"My hips are so tight" is a complaint that I often hear from my yoga students, training clients and fellow runners. How do our hips get so tight? Mostly from the fact that we are a sitting culture. We sit at our desks, we sit in the car, we sit on the couch...we sit all the time. When we sit all the time we prevent our hips from experiencing full range of motion. You can kind of picture it as keeping your hips stuck in the shortened, sitting position. Unfortunately, for runners this is exacerbated because running tightens and shortens muscles. It's imperative to do your share of stretching and mobility work to counteract that.
One of the primary things that can result from tight hips is IT band syndrome. This is painful enough in itself but it can also result in pain in the outside of the hips and knees.
There are many ways that you can stretch the hips but one of my favorites is the yoga pose pigeon. I am going to share three variations of pigeon that I use in my yoga classes, with my CrossFit athletes and with personal training clients to stretch tight hips. And you can almost always find me hanging out in one of these variations post-run.
The variations begin with the most basic and work into deeper hip opening.
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Variation 1: Supine Pigeon or Pigeon on the Back
Lie on the back and cross your ankle over your knee. Wrap one hand behind the hamstring as you pull it in towards you and press the other hand into the knee as you push it away from you.
Variation 2: Seated Pigeon
Sit on the floor and cross one ankle over the opposite knee. Walk your palms in as close to your hips as possible and press into the palms to lift through the chest. Try to roll the shoulders back and sit up as straight as possible. Press the knee away from you to deepen the stretch.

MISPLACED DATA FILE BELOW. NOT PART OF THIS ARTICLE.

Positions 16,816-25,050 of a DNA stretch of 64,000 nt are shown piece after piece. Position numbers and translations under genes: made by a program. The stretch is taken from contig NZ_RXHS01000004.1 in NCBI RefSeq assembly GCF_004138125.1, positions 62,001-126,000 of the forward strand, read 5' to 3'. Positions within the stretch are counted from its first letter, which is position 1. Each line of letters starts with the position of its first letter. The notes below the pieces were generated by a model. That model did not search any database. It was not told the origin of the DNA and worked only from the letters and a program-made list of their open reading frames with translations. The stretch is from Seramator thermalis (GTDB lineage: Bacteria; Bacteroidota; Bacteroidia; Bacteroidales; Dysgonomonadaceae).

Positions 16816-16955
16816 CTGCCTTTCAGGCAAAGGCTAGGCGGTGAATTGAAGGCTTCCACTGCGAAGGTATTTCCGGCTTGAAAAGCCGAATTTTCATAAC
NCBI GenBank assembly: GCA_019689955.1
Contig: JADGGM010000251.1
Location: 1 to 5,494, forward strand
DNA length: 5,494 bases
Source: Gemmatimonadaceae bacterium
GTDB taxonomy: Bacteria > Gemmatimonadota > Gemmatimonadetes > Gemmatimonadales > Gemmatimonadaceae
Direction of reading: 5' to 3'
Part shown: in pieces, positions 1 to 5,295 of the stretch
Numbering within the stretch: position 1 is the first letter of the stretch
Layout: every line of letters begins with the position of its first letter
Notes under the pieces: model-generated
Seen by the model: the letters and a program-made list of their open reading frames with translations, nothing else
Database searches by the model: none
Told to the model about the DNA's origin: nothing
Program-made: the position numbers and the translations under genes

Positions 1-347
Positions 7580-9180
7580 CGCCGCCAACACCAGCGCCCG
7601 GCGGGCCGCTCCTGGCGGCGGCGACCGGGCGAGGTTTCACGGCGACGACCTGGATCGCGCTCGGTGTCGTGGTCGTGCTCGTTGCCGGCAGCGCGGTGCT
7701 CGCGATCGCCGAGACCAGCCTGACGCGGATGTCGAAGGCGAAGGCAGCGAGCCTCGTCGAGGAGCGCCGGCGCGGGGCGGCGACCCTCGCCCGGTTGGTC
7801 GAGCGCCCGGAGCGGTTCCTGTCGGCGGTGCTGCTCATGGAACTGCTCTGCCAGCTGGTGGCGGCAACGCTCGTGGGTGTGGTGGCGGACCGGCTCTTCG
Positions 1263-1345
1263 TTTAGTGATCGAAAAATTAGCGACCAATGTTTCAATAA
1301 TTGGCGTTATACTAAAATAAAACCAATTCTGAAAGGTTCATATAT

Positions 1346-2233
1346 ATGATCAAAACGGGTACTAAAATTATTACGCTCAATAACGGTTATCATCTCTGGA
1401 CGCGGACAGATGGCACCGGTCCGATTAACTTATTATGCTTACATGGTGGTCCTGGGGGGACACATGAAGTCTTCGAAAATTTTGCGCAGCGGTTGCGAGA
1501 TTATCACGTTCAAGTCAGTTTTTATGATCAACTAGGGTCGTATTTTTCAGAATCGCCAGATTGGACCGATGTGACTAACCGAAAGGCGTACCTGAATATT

Variation 3: Prone Pigeon or Pigeon on the Belly
This is the most common version of pigeon that you will find in yoga classes. If it's not accessible to you or causes pain in the knee, please try one of the above variations. To perform this variation take one shin across the top of the mat. You want the knee to be outside of the side body so be sure that you're not laying with it in the center of the chest. Pull the toes back towards the shin on the bent leg and reach through the heel. Your hips should be square and you should be resting on the top of the quadricep of the leg that is behind you. It's common in this pose to want to cock the hips to the side but roll it all back into the center and don't worry about trying to make contact of the hip with the floor. Probably won't happen.
Spend at least a minute and up to five on each side in any of these variations. Remember, flexibility and mobility work prevent injury! Make it a priority in your training!
Jen DeCurtins is the content manager for Run Charlotte Run. She is a certified personal trainer, 200-hour registered yoga teacher, CrossFit coach and food and fitness blogger at Peanut Butter Runner.